Retinal conditions can affect the retina (including the macula) and the vitreous – some of the main conditions are mentioned below.
Retinal vein occlusion: This occurs when the veins in the retina are blocked and the build-up of pressure causes smaller downstream blood vessels to leak. The blockage can occur in a branch vein with vision loss restricted to part of the visual field (branch vein retinal occlusion) or a central vein with the entire visual field affected (central vein retinal occlusion).
Retinal detachment: A retinal detachment is a serious condition in which the retina lining the back of the eye separates from the wall of the eye. If not treated, it can lead to permanent blindness. Surgery under local anaesthesia is needed to reattach the retina.
Retinal tears: A retinal tear is not usually as serious as a retinal detachment, but it can develop into a retinal detachment if untreated. Retinal laser treatment is an effective treatment for retinal tears.
Macular hole: A macular hole is a small tear in the macula that usually forms gradually. The first sign is usually distortion of central vision. A vitrectomy may be recommended.
Retinitis pigmentosa: This is the name for a range of genetic diseases that damage the retinal rod and/or cone cells (photoreceptors), causing vision loss. Unfortunately, there is no known treatment. An ophthalmologist can give you advice on what to expect and how to manage the disease.
Epiretinal membrane: Also known as macular pucker, epiretinal membrane occurs when a thin sheet of scar-like tissue grows on the surface of the macula and interferes with central vision. Your doctor will monitor progression using an OCT scan and fluorescein angiogram. Vitrectomy may be recommended.
These will vary depending on the exact condition, for example:
The examination usually begins with an ophthalmoscope to look inside the eye and directly visualise the back of the eye. This is followed by more detailed examination that requires your pupils to be dilated using eye drops. It’s important to note that your eyes will remain dilated for approximately 4 to 6 hours and your vision will be blurry, meaning that you won’t be able to drive home – please make other arrangements.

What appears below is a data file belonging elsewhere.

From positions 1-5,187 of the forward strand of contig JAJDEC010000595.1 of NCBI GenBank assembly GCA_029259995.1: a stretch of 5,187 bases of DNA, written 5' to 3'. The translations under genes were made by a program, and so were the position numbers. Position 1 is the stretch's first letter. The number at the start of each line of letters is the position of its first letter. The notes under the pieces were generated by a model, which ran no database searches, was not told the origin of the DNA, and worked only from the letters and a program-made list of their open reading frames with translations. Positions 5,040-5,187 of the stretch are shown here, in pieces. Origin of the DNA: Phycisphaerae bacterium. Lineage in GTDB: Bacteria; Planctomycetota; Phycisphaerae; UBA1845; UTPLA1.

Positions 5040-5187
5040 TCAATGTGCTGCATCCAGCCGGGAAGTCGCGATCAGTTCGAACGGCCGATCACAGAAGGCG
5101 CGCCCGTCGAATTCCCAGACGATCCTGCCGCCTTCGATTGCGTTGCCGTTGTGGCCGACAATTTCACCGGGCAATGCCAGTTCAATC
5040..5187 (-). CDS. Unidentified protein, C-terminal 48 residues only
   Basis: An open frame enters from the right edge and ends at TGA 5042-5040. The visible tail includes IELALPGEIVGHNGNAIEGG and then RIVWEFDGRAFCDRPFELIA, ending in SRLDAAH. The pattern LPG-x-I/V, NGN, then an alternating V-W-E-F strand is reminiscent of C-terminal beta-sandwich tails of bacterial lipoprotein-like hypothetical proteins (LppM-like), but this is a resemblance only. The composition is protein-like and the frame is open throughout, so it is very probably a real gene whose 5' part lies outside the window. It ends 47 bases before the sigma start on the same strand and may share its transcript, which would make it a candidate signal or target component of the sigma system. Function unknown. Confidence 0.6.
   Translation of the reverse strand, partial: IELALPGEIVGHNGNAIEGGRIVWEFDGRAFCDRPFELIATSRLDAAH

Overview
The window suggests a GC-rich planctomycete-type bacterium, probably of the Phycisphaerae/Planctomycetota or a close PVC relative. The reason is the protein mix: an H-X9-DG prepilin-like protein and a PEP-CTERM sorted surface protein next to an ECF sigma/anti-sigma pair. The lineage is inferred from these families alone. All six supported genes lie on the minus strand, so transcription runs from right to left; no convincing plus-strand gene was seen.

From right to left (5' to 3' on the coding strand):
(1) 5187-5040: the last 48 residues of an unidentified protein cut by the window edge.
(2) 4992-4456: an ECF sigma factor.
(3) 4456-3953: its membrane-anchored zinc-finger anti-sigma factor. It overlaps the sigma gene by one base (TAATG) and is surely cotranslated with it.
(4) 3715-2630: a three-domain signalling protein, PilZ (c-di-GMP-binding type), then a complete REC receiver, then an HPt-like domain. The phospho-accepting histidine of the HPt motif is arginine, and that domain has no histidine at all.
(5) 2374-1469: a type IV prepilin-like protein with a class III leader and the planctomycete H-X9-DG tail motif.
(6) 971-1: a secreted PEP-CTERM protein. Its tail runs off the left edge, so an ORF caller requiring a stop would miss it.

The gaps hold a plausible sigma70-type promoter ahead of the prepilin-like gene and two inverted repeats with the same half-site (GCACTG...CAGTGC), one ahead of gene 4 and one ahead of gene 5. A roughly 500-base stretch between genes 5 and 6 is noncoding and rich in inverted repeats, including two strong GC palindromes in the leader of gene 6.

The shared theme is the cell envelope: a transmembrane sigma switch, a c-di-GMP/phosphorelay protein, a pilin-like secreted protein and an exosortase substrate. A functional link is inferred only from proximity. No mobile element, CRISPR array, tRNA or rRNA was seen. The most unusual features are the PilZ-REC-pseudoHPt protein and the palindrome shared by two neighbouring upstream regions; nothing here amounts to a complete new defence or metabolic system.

After dilating your pupils, your ophthalmologist will use a special condensing lens and a bright light, usually mounted on their forehead, to evaluate the retina, the optic nerve and tiny blood vessels. A retinal tear or retinal detachment can often be detected during this type of examination.
Other tests may be necessary to assess the severity of your condition, diagnose other retinal conditions and guide treatment.
State-of-the-art equipment is used to produce high-resolution photographs of your retina, optic nerve and blood vessels. The photographs help your ophthalmologist detect changes in these areas, as well as in the macula (in the centre of the retina). Your retinal photographs will be kept in your medical records and used as a comparison if more are taken at a later stage.
A fluorescein angiography (sometimes called retinal photography or eye angiography) uses a fluorescent dye to show any blockages or leaks in the tiny blood vessels supplying the retina. The dye is usually injected into a vein in your arm and flows through the blood system to the vessels at the back of the eye. Your ophthalmologist can detect any blockages or leaks and will use a special camera to take photographs. Your vision will be blurred for up to 12 hours after the test.
OCT is a non-invasive test that captures detailed images of the retina. This scan allows your doctor to identify areas of retinal thinning, thickening or swelling caused by fluid build-up and leaking blood vessels. The OCT scans your eyes without making direct contact. The procedure takes less than 10 minutes.
This is a simple test you can do at home to alert you to any vision changes that may indicate the presence of macular degeneration or epiretinal membrane. The Amsler Grid contains a series of horizontal and vertical lines with a dot in the middle. If the lines appear wavy or lines are missing, have your eyes checked immediately.
A vitrectomy involves removing the vitreous gel (the clear, jelly-like fluid inside your eye) using keyhole surgery so that stitches are not needed. It is performed in the day surgery – the procedure itself takes around 30 to 45 minutes.
Once the vitreous is removed, it is replaced with a bubble of gas or with sterile saline. Silicone oil may be used if the retina has been detached for a long time or retinal scarring is present.
Laser or freezing treatment is used to seal the retinal holes.
Because gas and oil bubbles float upwards, you will need to keep your head in a certain position for a number of day after the surgery to place the bubble in the correct position, while the retina is healing. The silicone may remain in the eye for months, or it can be removed after the retina has healed.
A protective eye patch is necessary for about 24 hours afterwards, followed by eye drops and ointment. Generally, patients can resume their regular activities after a day or so, although this can vary from person to person. A vitrectomy may be needed to treat:
These injections are also called intravitreal injections. They are administered in the clinic or day surgery, after your eye is numbed with a local anaesthetic to stop any pain. Ongoing treatment is necessary for many of the disorders.